When you were on WIP, what host family did you stay with and where?
I stayed with a really lovely couple, Brian and Debra O'Connor in Maryland. They are now living in Chicago but they were one of the sweetest and most generous couples I've ever met. I was very lucky to stay with them.

Any good stories from your summer that you'd like to share?
It was all good! I think though Brian and Debra really made the whole experience even better! There's nothing like living with an American family. They made Emma (my house mate) and I feel really welcome and loved right from when we got off the plane! They bent over backwards for us. One of my favourite memories is when Brian, Debra, Emma and I had an Indonesian takeaway and then we watched DVDs afterwards. It was great because it was like we were a family. I am still in touch with them now, and I will never forget their kindness. I hope I can do the same for someone else one day.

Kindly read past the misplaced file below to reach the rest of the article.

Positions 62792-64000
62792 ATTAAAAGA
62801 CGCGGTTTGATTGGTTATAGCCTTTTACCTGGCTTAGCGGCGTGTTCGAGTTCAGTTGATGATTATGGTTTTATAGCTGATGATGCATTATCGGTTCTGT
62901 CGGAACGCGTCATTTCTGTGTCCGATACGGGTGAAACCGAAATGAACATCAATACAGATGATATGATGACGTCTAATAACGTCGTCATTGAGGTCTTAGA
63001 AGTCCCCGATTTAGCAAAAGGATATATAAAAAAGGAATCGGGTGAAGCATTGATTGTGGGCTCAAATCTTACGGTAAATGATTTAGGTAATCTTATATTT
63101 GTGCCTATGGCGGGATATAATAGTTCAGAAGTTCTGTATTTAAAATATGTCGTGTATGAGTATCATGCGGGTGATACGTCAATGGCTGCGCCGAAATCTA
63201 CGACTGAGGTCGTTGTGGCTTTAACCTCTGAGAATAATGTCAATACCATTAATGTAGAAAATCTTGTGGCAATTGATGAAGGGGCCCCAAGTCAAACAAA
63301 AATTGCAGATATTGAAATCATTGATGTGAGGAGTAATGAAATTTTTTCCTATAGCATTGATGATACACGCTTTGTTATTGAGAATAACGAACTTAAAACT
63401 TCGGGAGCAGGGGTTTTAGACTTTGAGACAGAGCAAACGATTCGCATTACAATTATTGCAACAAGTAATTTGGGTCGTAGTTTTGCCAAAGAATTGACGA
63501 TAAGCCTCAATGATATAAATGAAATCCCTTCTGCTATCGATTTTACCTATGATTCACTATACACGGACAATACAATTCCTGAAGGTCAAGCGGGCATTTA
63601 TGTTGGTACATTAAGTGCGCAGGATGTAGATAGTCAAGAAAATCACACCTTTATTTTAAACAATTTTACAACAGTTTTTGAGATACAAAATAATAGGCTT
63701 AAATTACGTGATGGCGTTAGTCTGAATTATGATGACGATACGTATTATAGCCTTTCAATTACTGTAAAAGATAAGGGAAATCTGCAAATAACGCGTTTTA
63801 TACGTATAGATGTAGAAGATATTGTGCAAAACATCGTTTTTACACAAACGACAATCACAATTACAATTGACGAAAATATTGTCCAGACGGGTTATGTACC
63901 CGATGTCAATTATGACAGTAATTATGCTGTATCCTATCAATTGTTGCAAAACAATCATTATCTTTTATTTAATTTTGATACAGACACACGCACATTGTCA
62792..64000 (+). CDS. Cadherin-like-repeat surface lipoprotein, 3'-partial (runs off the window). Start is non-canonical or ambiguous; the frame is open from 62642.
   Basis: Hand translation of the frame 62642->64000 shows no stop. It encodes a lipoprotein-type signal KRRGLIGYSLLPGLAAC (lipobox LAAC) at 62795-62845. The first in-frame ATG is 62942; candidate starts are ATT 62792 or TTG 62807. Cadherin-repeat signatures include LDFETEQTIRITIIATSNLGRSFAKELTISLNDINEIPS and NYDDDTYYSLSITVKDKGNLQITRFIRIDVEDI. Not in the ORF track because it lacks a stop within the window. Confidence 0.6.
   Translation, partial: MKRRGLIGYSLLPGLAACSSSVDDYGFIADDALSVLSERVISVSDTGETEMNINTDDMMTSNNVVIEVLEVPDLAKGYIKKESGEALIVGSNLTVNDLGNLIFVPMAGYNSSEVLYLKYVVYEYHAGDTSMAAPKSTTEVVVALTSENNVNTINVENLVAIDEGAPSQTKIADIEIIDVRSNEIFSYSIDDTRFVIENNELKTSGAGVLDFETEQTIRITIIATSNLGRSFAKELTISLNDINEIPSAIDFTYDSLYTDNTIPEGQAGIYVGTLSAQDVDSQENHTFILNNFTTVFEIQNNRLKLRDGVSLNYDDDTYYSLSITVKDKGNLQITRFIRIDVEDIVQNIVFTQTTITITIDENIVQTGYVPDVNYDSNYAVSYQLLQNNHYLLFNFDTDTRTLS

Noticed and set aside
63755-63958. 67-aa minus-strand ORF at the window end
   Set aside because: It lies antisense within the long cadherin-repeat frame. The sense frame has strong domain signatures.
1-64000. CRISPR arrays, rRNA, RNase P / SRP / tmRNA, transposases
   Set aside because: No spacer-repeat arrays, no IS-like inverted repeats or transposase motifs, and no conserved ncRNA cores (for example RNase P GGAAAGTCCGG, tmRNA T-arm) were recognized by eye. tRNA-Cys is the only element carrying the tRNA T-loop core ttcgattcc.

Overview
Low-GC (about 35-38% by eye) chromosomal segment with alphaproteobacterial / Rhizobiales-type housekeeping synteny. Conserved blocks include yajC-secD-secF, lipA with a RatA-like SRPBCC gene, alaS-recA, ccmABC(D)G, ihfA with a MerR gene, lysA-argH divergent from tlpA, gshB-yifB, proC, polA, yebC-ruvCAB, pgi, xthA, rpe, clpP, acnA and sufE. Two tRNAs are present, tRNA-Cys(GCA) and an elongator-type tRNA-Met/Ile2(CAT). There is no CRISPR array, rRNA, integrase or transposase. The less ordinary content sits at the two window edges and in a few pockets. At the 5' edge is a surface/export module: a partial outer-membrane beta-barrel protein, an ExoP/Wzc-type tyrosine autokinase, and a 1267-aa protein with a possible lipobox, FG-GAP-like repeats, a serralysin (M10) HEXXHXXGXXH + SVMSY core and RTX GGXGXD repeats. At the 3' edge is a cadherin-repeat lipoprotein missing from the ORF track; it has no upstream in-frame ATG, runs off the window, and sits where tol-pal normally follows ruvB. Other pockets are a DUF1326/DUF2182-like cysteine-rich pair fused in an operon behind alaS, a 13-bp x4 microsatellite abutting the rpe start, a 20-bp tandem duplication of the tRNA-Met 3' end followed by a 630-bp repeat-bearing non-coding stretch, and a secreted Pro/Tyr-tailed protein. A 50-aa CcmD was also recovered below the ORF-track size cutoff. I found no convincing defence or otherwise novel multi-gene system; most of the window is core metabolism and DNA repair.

Please tell us a bit about your work placement.
I did my internship at the Vital Voices Global Partnership. It tries to promote womens' rights in developing countries. I must say it was a pretty useless internship because they didn't give me any work to do since I was the last intern of about 4 to start at VVGP and there wasn't much work (or computers) to work on. I was really disappointed because I really wanted to get stuck in, and I am really interested in the ways in which women can empower themselves. Still, I did learn some valuable lessons like speak up if you aren't happy in your placement!

Back in that summer, what was your ambition?
You feel like you've hit the jackpot when you are in Washington! Just being there gives you such encouragement to go for your dreams. I think though, my ambition was just to make the most of my time there and enjoy being with such talented young Irish people!

How has the WIP experience impacted on your life, personally and professionally?